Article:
u dont hear the AGENCY in the lyrics?

I miss you already
I miss you, Agency


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 Post subject: Re: A Guided Tour of No Code: Off He Goes
PostPosted: Mon June 24, 2013 5:18 pm 
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Off He Goes

On the surface Off He goes and Who You Are are treading similar ground. Who You Are is a song about accepting yourself for who you are and doesn’t move far beyond that point. Off He Goes, however, which offers us a window into a far more concrete internal debate (externalized through two characters), is not a song about accepting yourself. Instead it is a song about trying to make peace, which implies a current state of war. The song is trying to win a tenuous ceasefire. In that respect, Off He Goes may be closer to In My Tree than Who You Are. Both songs are trying to carve out the space to make self-development possible. And while both are, in certain ways, traveling songs, they are nevertheless grounded in particular places that the subject doesn’t want to remain in for much longer. And so both are uncertain songs, despite the surface confidence--although in My Tree is the more successful of the two in terms of internal resolution.

Musically Off he Goes is beautiful--rich, deep, vibrant, full of weary dignity. But there is also something almost pristine about it. In an odd way the song moves beyond intimacy into something artificial. Off He Goes, more than any other song on No Code, feels like you are watching a character rather than experiencing what they are experiencing. Or, maybe better, the other songs invite you on stage, and Off He Goes asks you to remain in the audience. This is one of the only songs in the catalog without any rough edges or imperfections--there’s nothing here to make this real. Beautiful, but artificial. Crafted. It also (in conjunction with some heavy handed writing) gives the song a narcissistic at worst, self indulgent at best, feel that the rest of the record lacks (this may be because I treat this song as being about coming to grips with being famous, which isn’t very interesting at this point--Vitalogy exhausts this subject).

It may make sense that the music puts up this subtle barrier (although I am sharing it, this is not really for you), since in many ways the lyrics create a space you are asked to observe, rather than participate. We watch our characters from a distance. We are told what to think. We are spectators, rather than actors.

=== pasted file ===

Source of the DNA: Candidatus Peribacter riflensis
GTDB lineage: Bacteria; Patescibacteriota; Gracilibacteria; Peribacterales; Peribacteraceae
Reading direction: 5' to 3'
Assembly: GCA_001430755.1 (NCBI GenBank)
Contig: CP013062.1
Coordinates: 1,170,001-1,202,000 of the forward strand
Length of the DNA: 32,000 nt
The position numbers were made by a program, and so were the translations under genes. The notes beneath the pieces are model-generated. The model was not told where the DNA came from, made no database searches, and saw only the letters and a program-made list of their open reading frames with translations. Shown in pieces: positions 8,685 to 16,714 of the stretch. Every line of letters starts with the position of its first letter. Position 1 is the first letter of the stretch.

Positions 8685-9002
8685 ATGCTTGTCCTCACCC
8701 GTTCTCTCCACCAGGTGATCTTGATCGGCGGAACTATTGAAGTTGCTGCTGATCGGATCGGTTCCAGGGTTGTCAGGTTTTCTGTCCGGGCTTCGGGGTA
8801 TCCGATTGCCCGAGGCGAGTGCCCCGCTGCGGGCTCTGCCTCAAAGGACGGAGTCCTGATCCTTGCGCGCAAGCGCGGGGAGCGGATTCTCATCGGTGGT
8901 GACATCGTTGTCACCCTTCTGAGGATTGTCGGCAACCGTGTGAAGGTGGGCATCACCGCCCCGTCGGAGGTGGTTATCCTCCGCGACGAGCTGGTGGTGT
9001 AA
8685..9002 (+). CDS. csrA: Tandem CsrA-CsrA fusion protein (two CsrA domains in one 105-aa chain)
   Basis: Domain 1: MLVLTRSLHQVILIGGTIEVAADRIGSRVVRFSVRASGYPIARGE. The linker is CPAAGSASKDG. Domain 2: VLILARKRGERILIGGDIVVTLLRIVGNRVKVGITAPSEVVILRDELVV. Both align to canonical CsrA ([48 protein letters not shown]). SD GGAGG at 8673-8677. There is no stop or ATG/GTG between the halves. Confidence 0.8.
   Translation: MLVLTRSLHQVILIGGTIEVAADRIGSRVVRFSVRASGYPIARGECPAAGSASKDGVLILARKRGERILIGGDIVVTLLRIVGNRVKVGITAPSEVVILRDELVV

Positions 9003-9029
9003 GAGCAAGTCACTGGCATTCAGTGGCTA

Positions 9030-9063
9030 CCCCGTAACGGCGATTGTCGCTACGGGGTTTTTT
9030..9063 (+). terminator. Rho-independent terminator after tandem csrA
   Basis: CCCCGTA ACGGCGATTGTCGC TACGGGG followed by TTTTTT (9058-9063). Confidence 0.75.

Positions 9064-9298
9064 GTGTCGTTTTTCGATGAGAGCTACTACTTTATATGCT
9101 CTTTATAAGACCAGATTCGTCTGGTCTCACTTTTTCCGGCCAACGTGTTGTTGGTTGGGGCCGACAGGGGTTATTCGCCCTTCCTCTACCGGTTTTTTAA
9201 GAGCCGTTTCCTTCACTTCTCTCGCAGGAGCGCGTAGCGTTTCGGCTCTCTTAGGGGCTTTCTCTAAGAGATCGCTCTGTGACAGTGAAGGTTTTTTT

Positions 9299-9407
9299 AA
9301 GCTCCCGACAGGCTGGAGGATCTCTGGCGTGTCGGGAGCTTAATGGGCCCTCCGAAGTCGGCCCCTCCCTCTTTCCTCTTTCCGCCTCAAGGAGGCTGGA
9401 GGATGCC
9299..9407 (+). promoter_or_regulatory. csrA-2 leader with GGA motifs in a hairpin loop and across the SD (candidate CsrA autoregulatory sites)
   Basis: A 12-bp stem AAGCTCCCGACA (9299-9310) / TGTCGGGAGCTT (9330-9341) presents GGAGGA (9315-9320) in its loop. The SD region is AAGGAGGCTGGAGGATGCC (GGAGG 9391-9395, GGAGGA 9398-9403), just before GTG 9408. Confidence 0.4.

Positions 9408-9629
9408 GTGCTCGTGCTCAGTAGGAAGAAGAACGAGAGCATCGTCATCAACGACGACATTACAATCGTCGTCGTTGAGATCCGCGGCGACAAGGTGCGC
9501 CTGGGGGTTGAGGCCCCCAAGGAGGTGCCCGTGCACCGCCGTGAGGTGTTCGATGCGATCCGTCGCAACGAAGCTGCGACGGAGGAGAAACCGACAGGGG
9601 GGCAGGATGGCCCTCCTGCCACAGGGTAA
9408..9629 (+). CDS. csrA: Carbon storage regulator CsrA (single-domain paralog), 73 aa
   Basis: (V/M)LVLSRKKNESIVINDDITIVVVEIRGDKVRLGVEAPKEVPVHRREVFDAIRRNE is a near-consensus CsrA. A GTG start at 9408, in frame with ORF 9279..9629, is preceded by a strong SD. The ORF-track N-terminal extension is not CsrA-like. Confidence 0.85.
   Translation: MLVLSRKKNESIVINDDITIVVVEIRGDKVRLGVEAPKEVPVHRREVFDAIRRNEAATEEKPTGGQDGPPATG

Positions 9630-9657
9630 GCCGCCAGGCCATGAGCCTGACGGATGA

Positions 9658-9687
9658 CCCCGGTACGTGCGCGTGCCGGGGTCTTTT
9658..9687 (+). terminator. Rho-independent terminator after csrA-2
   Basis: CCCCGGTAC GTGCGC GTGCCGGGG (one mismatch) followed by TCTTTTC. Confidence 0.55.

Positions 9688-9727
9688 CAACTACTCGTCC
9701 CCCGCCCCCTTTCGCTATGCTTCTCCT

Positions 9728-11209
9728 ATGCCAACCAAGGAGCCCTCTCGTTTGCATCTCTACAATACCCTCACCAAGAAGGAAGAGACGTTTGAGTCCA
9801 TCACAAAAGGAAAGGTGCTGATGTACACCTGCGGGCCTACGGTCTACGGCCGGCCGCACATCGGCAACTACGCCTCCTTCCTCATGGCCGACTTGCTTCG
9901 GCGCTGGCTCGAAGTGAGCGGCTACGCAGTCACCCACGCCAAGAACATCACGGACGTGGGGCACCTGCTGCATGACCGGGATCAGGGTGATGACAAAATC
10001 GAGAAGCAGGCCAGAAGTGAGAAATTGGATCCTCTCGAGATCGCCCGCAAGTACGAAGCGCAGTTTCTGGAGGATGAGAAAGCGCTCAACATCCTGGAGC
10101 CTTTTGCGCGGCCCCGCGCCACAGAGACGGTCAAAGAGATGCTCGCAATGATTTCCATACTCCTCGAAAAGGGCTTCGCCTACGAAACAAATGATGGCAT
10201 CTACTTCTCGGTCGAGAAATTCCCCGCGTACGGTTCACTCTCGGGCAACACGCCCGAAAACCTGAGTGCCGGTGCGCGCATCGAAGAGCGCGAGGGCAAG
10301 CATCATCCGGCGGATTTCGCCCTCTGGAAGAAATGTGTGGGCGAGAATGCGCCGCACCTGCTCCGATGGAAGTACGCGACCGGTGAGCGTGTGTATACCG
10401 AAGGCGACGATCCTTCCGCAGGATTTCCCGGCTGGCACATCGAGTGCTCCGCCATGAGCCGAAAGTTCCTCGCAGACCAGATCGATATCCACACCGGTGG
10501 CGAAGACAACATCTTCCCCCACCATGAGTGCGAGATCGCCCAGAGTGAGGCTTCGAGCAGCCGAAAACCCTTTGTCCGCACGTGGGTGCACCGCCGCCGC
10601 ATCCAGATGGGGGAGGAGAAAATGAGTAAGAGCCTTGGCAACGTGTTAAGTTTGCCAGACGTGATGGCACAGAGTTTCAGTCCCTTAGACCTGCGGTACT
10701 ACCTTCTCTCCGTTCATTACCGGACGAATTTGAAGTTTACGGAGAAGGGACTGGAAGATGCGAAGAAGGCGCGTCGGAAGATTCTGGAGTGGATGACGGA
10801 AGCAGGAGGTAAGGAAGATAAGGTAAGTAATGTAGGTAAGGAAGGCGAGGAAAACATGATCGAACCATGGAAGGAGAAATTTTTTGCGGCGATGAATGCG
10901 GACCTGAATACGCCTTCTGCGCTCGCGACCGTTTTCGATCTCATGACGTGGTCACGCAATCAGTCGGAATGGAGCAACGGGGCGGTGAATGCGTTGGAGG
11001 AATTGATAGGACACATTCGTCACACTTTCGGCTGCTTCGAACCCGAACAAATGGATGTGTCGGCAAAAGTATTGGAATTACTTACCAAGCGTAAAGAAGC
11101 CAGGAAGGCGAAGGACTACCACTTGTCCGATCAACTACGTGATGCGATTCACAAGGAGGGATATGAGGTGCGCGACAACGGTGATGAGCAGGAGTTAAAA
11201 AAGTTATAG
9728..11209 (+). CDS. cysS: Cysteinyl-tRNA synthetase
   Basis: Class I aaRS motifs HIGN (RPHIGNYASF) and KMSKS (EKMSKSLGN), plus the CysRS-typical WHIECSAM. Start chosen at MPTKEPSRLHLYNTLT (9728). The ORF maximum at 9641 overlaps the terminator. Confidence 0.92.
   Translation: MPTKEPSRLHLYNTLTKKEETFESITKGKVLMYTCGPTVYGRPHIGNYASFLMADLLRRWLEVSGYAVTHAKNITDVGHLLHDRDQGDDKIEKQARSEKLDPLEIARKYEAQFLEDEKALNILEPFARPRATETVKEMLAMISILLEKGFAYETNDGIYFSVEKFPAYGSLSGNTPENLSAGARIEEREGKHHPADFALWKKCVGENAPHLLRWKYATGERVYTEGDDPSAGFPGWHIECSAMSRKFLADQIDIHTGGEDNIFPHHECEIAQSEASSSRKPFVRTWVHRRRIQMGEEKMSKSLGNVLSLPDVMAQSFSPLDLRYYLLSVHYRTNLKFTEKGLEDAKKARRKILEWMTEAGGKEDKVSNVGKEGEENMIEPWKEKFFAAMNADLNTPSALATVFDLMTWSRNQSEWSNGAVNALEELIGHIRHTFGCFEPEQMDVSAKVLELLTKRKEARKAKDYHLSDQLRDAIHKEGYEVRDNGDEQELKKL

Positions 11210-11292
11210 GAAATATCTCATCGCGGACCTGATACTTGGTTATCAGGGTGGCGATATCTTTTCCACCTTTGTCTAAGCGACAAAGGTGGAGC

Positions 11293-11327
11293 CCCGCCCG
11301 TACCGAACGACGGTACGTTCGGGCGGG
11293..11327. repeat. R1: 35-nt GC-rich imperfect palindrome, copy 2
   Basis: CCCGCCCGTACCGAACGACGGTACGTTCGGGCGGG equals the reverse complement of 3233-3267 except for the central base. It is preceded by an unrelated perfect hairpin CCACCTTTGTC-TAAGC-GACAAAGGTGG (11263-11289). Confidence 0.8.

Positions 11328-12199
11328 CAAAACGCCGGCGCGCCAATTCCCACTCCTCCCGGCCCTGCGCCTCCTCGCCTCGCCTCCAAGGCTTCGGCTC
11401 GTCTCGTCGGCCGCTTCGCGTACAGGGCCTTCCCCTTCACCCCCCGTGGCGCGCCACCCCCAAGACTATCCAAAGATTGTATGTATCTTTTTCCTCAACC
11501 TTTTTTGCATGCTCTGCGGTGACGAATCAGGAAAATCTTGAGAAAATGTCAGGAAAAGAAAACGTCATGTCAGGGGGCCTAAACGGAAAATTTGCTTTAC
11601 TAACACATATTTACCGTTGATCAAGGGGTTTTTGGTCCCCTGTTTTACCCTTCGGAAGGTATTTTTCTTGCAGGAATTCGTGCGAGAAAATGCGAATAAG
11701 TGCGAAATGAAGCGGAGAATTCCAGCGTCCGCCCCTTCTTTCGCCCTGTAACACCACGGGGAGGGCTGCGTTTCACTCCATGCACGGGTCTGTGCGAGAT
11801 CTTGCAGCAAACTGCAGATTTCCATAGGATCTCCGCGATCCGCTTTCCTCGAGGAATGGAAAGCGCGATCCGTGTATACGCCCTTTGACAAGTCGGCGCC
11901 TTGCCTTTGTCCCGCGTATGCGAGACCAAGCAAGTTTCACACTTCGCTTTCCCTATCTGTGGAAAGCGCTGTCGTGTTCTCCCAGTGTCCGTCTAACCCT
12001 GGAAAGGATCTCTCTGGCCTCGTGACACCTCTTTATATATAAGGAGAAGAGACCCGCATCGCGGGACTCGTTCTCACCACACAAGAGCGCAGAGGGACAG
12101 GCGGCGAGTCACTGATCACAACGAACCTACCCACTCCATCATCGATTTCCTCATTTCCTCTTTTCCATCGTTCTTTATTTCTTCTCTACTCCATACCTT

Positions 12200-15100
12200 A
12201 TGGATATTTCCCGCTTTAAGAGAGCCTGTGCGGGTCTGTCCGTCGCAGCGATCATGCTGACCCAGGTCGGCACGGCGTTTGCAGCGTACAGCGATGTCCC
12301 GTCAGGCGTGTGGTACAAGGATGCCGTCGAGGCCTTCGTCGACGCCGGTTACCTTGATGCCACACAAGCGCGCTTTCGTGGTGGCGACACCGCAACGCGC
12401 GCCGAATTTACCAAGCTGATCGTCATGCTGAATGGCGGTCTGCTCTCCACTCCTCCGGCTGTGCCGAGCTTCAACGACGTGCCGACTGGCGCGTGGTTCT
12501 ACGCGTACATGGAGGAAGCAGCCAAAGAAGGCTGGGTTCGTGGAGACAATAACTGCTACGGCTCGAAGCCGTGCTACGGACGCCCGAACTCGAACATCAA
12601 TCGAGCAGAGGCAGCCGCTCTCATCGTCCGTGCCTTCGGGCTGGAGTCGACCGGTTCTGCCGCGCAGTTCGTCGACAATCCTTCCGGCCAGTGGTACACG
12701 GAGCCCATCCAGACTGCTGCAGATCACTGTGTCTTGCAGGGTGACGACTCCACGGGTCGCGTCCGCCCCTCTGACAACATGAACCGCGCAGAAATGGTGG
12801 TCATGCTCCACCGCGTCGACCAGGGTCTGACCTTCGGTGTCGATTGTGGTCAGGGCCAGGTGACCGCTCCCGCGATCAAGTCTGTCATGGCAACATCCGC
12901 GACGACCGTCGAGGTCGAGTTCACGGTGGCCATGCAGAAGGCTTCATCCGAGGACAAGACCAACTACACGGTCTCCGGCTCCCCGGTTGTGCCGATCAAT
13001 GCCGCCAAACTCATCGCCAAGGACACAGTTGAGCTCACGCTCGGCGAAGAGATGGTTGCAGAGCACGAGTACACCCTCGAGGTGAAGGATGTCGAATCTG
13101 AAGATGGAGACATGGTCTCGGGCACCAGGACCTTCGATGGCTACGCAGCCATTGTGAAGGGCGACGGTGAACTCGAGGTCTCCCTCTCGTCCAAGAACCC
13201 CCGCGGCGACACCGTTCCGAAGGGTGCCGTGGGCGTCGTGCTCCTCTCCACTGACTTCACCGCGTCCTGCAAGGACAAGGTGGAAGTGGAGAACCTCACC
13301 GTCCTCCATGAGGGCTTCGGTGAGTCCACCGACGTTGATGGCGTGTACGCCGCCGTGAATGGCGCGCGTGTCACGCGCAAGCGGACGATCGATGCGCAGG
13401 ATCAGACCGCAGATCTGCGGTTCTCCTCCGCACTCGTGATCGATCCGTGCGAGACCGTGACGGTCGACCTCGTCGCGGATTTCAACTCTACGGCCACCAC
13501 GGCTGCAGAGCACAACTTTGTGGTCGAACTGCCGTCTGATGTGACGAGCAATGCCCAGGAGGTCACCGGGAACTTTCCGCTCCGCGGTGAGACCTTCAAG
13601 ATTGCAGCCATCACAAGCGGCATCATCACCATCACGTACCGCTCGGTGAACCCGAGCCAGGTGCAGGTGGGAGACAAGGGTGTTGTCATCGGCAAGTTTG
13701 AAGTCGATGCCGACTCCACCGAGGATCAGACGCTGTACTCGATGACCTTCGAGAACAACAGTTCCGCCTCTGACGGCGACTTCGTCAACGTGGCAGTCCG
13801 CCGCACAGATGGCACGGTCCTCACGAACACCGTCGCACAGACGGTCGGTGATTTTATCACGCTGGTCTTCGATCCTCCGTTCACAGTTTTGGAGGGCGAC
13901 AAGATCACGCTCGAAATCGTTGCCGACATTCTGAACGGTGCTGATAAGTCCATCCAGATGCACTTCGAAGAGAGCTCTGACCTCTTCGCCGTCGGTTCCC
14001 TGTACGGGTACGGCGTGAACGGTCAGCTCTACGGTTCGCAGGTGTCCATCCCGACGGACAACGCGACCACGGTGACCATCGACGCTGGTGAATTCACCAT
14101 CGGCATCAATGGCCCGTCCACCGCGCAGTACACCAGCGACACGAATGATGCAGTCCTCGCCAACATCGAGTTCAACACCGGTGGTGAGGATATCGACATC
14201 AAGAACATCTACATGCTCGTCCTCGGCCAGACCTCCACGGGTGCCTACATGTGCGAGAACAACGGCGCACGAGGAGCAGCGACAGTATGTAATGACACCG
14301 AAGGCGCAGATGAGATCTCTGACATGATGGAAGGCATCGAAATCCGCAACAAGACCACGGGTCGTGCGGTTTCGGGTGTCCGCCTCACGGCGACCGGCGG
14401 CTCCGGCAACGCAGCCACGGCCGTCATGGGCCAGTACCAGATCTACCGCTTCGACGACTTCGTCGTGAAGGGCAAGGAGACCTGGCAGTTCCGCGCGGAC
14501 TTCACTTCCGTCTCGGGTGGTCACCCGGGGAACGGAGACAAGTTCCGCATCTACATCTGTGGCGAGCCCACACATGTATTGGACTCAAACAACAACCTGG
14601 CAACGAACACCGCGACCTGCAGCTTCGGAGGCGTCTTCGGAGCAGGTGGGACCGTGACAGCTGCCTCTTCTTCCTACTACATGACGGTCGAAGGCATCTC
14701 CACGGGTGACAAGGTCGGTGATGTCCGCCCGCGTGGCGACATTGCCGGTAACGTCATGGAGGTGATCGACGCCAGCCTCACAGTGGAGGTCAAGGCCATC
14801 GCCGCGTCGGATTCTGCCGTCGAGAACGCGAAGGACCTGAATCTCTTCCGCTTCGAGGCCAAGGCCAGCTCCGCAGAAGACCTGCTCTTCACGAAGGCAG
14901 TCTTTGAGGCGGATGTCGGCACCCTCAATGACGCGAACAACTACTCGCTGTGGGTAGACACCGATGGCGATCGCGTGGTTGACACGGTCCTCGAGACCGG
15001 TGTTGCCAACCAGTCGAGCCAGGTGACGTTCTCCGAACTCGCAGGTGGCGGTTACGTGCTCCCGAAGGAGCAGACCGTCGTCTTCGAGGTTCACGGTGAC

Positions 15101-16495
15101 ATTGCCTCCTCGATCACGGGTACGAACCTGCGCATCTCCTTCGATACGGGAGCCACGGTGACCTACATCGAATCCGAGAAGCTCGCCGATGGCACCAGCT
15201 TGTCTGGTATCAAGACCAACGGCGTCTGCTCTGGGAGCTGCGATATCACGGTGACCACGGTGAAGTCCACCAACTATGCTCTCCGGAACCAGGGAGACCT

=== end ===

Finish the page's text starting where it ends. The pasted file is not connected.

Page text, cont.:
So what are we watching? Off He Goes is a confrontation between the subject and a personification of elements of his personality that need to be more fully integrated into a stable self (wanderlust, passion, judgment, embattlement) Where this confrontation happens is unclear. I picture a living room, late at night, warm, firelit, a room surrounded by pictures, tangible memories. There is a rural, wood paneling feel to the place, presumably coming from the music. The subject is lost in memories, musings, bittersweet regrets. There is someone he cares deeply about who can’t stop running from (or fighting--probably both) the world around them. They are too afraid of stopping to slow down for very long, too busy denying the world to live in it. The imagery of the song is dominated once again (like who you are) by the language of travel and destination. And he has long been showing signs of fatigue and exhaustion. The wear and tear of living in opposition to the world, rather than embracing it. Still, there is a sense that the traveler wants to stop. He wants to come home. He wants to be at peace. The perfectly unkept hope.

And for at least a little while there is a sense he may get there. He comes home. He is reunited with the singer. They are together, whole, and there is the hope that no matter how complex and difficult our context becomes (the surrounding buillshit) the core of that relationship is soft enough to surrender and strong enough to endure.

It is a short lived victory, however. It is an aspirational peace, glimpsed, even grasped, but only for a fleeting moment. The desire to run, the pull of the road, the fear of stopping, the need to confront, the longing for escape. It is all too strong. And so the song ends where it begins. There is a moment of completeness that justifies holding on to hope, but the battle isn’t over. Peace isn’t there. At least not yet.